Then a coupla years ago I cleaned it up and gave it another try. I'm an English Major, and I felt the need to sing some good old folk music. Well, to cut this history short, I found that I really enjoyed singing again, and my Ukes are an added bonus.
My range is also shorter than I'd like, and I'm having some problems with pitch. I still fumble with my chord changes, but I'm having a very good time learning and warbling my heart out.

Freeda
04-27-2014, 10:05 AM
I wanted to sing better so I joined my local sweet Adeline's chapter.

Down Up Dick
04-27-2014, 03:03 PM
A guy (college singer) that I met at the local Subway said if one sings lots his range would extend. It seems to be working with me; I've gained a note at the bottom and one or two at the top, and that's really enough for now. I've solved the pitch problem too, and now I know where I'm supposed to sing and what chords to strum.

artwombat
04-27-2014, 04:53 PM
Go monotone.

It has worked for many over the years and they have become stand-outs.

I right myself off as a hopeless singer but I reckon the trick is do not try. Instead, do a monotone dialogue with the Uke providing background music. You just have to find what suits you.

I tried playing the chorus and talking only on the C chord and that sounded good. Anyway, have a fiddle about with a monotone it might make you happy.

Rllink
07-19-2014, 08:34 AM
I've never been a singer. I don't even sing in church, I just stand there and look around. But I want to sing, I just don't for some reason. So I attended a ukulele festival last weekend, and I just got caught up in the energy and started belting out the songs. It wasn't bad at all. I enjoyed it. I don't know whether I was good or not, but it was fun. So I've been out on the front porch singing away when I play every day this week. Just a little bonus for the neighbors. I don't know, I guess I will go with it until someone pays me either keep singing or to shut up. Either way, I'll get paid. Actually, I've always wanted to be a performer, and it is so far out of my comfort zone, but that is where I want to go, so it will be what it is. It is the same attitude I have with the uke. At my age I don't have the time to put years into it before I make my public debut, I gotta go with it now and hope for the best. My thought on it is that the more you do it, the better your going to get.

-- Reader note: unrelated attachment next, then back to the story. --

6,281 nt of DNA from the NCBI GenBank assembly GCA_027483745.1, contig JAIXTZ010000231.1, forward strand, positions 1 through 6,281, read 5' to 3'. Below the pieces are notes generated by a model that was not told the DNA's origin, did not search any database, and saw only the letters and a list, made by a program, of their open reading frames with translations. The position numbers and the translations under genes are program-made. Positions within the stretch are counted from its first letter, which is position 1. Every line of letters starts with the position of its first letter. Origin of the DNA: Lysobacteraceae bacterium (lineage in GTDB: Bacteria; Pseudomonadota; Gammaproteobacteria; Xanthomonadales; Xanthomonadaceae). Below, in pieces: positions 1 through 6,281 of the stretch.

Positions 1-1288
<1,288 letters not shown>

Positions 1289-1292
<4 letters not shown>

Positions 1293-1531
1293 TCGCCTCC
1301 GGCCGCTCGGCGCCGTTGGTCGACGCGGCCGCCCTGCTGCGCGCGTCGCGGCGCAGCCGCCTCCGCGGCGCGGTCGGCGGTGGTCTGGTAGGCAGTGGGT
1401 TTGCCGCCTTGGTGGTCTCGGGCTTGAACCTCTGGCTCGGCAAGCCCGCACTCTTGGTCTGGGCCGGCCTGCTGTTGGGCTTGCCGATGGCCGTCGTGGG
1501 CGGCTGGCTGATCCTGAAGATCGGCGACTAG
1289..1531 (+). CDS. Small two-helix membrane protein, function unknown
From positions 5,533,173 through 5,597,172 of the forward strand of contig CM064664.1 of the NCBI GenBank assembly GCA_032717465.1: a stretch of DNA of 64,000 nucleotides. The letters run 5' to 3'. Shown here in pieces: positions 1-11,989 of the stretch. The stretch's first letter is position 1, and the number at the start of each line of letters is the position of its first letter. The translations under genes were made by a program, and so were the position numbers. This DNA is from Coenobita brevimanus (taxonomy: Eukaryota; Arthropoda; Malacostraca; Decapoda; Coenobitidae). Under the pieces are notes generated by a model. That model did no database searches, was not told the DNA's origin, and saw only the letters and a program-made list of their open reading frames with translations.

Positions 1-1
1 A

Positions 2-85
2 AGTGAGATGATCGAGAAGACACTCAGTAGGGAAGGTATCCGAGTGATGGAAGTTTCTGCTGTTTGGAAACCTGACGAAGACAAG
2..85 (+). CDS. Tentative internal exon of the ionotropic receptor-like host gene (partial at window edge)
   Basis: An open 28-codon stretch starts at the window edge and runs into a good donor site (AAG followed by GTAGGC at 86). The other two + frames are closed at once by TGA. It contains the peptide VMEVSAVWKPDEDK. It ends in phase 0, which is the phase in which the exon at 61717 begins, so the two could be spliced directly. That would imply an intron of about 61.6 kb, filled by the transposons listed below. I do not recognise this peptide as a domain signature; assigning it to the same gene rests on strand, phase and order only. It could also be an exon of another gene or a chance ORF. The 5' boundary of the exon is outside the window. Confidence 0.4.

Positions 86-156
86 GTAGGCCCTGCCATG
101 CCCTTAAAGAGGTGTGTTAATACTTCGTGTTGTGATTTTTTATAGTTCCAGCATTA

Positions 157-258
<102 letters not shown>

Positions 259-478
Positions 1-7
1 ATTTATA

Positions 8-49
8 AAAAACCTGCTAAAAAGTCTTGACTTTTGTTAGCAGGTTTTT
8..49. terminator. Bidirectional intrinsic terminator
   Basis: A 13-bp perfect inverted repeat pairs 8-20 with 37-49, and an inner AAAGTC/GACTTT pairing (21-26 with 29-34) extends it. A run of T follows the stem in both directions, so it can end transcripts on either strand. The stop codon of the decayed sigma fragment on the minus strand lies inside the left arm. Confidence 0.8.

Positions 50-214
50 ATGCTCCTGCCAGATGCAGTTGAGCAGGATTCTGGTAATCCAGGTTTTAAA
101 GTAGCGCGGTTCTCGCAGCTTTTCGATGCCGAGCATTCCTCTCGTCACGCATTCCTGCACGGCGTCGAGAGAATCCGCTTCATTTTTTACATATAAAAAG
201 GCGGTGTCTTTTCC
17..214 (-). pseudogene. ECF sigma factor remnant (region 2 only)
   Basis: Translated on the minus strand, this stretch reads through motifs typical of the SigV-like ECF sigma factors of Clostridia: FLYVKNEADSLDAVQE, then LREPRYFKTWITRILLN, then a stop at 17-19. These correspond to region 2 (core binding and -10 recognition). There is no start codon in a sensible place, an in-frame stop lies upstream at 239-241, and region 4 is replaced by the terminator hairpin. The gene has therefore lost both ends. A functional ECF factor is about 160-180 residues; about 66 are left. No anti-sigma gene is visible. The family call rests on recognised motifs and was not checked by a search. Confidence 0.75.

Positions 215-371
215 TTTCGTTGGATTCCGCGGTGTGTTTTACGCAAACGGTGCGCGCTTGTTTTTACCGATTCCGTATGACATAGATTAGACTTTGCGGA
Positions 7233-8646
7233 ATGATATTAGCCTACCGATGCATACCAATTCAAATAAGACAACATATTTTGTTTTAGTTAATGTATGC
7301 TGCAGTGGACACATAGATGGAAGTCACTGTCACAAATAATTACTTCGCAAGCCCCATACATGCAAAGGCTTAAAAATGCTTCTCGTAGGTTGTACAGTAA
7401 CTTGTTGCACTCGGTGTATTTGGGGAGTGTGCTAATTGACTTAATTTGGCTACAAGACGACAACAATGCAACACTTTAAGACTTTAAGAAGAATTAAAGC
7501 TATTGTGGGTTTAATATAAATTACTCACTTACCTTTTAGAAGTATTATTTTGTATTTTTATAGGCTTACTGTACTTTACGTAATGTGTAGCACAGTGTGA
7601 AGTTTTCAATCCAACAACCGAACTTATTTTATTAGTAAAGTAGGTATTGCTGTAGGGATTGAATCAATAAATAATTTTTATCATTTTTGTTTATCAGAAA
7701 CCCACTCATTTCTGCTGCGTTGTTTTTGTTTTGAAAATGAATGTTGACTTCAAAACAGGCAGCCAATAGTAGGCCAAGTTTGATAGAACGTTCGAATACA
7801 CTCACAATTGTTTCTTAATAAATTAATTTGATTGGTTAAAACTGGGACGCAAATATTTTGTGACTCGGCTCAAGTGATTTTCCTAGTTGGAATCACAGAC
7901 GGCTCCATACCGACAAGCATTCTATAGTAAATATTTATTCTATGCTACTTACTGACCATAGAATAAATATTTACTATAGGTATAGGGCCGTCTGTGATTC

Booksniffer
07-20-2014, 12:09 AM
Go monotone.

It has worked for many over the years and they have become stand-outs.

I right myself off as a hopeless singer but I reckon the trick is do not try. Instead, do a monotone dialogue with the Uke providing background music. You just have to find what suits you.

I tried playing the chorus and talking only on the C chord and that sounded good. Anyway, have a fiddle about with a monotone it might make you happy.

Do you have a sound (or youtube) example of what you mean by that?
Not necessarily from yourself, just someone doing what you're recommending.

It sounds promising, but I am having a difficult time picturing (earing?) it - might be a vocabulary problem on my part.

cunparis
09-19-2014, 08:43 PM
But I can't sing. When I sing what I hear in my head isn't what the listener hears. I can carry a tune if it doesn't slip out of my very limited range and if I really know the tune, but it's easy for me to get lost and lose the tune.

I'm not a good singer but I'm making progress so I thought I'd share what I'm doing: I'm working on singing some very simple songs with very limited vocal range. I'm also using the same to learn to play by ear.